By Deena Yellin
When New Jersey’s attorney general launched an investigation into alleged abuses by Roman Catholic clergy in the state more than five years ago, Bruce Novozinsky felt a wave of relief.
“I had so much hope,” said Novozinsky, an abuse survivor from Monmouth County who says his family’s parish priest, the late Rev. Gerry Brown of St. Mary of the Lake in Lakewood, tried to rape him when he was 16.
Yet more than five years after the investigation was announced with great fanfare, there’s no sign that a grand jury empaneled to oversee the probe will release its report any time soon. Despite receiving hundreds of tips, the effort thus far has resulted in only three indictments and one conviction, and the state Attorney General’s Office has been tight-lipped about its process.
Abuse survivors around New Jersey say they’ve been let down once again.
Then-Attorney General Gurbir Grewal announced the formation of a task force in September 2018 to look into allegations of sexual abuse within New Jersey’s Catholic dioceses. His impetus was a Pennsylvania grand jury report that had been released days earlier. That 1,400-page report, compiled over two years, documented widespread cases of sexual abuse by priests in the Keystone State and an organized effort by the church to cover it up. It was hailed by survivors as a landmark moment of accountability for the American church.
In announcing his own probe, Grewal said, “We owe it to the people of New Jersey to find out whether the same thing happened here.” He vowed to hold perpetrators responsible.
Other states around the country — including New York, Kentucky and Nebraska — also followed Pennsylvania with inquiries into local dioceses. Most took only two years to complete their reviews.
Clergy abuse task force
When he announced the task force in September 2018, Grewal named former acting Essex County Prosecutor Robert Laurino, an experienced sex crimes prosecutor, to head a team of detectives assembled from county prosecutors’ offices. Grewal authorized the task force to present evidence to a state grand jury and said it could use subpoenas to compel testimony.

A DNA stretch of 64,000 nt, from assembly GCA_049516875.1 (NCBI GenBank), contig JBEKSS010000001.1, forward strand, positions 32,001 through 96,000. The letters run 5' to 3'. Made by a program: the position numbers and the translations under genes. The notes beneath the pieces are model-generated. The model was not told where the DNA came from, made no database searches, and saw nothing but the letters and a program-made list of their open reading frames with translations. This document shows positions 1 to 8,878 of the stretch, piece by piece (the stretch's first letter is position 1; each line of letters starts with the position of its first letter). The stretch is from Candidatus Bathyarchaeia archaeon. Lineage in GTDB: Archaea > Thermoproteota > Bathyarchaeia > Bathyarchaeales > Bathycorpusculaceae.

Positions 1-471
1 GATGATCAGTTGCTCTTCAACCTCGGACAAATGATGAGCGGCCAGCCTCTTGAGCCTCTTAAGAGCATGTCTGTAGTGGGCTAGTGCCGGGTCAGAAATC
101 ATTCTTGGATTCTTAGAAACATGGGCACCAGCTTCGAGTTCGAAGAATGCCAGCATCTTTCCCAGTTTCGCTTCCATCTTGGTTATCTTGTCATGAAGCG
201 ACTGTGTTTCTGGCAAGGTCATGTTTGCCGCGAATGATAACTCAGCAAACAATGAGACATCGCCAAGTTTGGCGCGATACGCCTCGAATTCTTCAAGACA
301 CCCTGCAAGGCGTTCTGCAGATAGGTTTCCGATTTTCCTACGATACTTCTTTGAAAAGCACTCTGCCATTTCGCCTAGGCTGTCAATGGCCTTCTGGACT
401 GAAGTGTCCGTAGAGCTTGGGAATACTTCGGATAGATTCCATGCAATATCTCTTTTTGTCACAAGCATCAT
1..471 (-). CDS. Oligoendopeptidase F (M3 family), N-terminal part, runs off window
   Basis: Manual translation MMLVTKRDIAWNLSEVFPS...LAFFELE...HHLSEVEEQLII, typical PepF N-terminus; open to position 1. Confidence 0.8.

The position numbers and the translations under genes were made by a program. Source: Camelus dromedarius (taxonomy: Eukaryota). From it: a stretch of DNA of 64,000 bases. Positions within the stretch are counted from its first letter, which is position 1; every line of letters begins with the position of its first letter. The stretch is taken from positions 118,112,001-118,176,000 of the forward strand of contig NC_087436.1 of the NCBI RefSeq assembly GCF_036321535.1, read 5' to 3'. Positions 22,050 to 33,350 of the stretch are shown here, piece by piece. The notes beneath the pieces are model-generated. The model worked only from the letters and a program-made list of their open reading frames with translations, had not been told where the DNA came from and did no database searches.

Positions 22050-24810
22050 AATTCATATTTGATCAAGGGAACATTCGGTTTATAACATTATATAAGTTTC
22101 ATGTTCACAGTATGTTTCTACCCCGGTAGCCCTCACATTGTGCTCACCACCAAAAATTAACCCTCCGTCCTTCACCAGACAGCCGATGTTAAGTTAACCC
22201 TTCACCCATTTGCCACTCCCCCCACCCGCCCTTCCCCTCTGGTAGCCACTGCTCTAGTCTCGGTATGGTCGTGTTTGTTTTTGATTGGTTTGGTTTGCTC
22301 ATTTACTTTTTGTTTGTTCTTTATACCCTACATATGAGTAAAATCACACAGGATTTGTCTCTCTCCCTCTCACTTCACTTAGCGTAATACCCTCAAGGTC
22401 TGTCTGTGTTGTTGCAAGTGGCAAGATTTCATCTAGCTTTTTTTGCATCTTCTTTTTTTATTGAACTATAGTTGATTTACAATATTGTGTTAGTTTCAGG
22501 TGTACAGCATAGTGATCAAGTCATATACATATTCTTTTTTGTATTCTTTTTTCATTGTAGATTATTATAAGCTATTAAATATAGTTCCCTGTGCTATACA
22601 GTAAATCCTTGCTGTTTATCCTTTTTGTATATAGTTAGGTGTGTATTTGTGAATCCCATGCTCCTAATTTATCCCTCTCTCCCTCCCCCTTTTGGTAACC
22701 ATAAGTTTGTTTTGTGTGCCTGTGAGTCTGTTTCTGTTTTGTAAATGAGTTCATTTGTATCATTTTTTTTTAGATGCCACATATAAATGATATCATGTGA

The Attorney General’s Office also established a hotline to let people anonymously report allegations of clergy abuse. A spokesperson for the Attorney General’s Office said the line has received more than 600 calls to date, but the office declined to say how many have been investigated.
Novozinsky and other survivors said they were gratified the state was finally pursuing justice. He called the hotline in 2018 to report his story but was disappointed to find that “the staffing was ill-prepared,” he said. “I received a call back after around six weeks and was told the matter would be turned over to the Mercer County Prosecutor’s Office due to the hotline being inundated with many calls. That was the last I heard from anyone.
“No one anticipated the volume of abuse of the victims,” Novozinsky said.
Novozinsky said he was never interviewed by anyone from the attorney general’s task force. Since the announcement, abuse survivors have been waiting for news of a report from the grand jury. Novozinsky said the community is “frustrated that it’s at a standstill.”
Grewal left his post in 2021 to become director of enforcement at the Securities and Exchange Commission. He was replaced by Andrew Bruck, who was succeeded by current Attorney General Matthew Platkin.